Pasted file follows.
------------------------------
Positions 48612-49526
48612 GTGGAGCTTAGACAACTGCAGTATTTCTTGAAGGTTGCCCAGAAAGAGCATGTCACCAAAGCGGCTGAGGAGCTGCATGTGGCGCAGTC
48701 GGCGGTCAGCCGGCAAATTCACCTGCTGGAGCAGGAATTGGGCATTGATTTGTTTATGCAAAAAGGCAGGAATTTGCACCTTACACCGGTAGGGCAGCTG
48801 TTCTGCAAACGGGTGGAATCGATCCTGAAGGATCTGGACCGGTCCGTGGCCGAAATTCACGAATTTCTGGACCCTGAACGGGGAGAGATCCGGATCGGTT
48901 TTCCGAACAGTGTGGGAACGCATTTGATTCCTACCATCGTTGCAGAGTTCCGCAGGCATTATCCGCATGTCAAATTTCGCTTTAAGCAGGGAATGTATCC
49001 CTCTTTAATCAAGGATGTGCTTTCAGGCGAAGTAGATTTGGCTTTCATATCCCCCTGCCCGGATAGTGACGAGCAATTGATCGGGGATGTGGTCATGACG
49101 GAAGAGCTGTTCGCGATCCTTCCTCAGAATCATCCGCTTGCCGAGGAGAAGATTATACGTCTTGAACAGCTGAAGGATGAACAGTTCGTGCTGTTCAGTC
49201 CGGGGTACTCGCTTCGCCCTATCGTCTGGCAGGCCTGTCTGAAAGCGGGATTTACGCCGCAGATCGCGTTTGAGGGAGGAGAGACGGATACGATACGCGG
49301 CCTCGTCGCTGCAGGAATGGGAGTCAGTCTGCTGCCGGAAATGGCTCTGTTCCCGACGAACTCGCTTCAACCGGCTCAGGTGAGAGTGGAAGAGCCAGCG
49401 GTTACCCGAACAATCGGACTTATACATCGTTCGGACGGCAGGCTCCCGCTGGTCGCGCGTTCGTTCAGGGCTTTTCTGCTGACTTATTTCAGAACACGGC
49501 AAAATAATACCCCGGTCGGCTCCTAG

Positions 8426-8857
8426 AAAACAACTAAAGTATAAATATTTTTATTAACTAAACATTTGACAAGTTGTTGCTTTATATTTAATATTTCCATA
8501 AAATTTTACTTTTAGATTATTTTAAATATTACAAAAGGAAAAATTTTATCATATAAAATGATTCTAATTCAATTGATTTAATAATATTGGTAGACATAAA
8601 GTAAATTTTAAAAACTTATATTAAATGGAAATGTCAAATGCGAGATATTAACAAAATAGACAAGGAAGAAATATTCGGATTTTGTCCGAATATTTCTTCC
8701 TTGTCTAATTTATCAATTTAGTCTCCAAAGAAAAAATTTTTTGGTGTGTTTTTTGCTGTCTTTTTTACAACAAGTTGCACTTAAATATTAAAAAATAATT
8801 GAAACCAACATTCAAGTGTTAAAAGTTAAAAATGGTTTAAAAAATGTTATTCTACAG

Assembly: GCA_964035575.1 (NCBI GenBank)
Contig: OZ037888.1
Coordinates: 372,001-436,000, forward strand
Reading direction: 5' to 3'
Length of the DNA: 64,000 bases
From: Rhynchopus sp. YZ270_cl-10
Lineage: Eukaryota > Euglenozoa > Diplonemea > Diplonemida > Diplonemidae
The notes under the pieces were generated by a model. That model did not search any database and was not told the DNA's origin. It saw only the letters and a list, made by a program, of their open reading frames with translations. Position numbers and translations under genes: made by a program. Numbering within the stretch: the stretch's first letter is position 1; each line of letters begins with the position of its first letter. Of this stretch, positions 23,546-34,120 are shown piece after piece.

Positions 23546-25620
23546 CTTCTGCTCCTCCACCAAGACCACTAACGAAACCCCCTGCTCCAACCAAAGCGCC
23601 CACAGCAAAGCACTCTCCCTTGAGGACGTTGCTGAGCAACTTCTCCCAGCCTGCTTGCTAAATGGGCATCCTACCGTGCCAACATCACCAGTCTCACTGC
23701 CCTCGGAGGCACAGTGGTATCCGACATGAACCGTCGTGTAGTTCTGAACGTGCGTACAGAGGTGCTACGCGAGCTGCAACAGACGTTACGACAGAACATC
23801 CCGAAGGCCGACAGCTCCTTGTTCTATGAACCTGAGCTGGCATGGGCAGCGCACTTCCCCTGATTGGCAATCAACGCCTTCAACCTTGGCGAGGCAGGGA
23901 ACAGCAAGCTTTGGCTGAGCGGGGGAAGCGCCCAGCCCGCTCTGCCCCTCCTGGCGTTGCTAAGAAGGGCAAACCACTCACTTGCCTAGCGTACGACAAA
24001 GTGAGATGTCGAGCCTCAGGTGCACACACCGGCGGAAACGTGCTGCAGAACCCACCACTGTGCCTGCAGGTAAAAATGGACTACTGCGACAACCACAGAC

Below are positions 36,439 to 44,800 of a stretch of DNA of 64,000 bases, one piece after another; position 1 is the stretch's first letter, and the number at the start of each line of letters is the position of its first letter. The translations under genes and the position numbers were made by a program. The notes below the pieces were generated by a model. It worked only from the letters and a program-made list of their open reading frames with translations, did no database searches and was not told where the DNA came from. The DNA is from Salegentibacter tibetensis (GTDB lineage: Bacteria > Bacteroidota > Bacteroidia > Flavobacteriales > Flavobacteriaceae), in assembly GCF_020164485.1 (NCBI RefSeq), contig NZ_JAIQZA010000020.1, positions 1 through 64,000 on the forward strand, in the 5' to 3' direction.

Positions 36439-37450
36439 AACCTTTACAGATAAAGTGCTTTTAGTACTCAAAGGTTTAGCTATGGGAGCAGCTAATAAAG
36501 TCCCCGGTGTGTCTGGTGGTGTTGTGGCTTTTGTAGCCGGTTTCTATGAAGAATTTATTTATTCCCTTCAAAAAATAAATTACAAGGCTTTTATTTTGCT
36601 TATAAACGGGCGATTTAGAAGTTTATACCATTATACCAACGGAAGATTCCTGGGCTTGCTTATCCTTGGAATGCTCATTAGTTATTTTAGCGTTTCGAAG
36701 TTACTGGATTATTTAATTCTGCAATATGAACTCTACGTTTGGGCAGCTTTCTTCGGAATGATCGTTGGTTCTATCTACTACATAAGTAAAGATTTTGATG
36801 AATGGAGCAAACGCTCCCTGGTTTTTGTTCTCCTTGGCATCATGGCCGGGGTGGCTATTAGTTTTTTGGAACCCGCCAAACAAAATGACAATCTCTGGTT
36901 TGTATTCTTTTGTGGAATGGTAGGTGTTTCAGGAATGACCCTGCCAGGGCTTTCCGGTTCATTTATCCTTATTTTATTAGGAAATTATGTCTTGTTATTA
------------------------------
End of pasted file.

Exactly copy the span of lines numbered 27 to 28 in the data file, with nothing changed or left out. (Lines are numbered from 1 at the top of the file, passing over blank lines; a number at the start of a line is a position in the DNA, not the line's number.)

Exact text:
23546 CTTCTGCTCCTCCACCAAGACCACTAACGAAACCCCCTGCTCCAACCAAAGCGCC
23601 CACAGCAAAGCACTCTCCCTTGAGGACGTTGCTGAGCAACTTCTCCCAGCCTGCTTGCTAAATGGGCATCCTACCGTGCCAACATCACCAGTCTCACTGC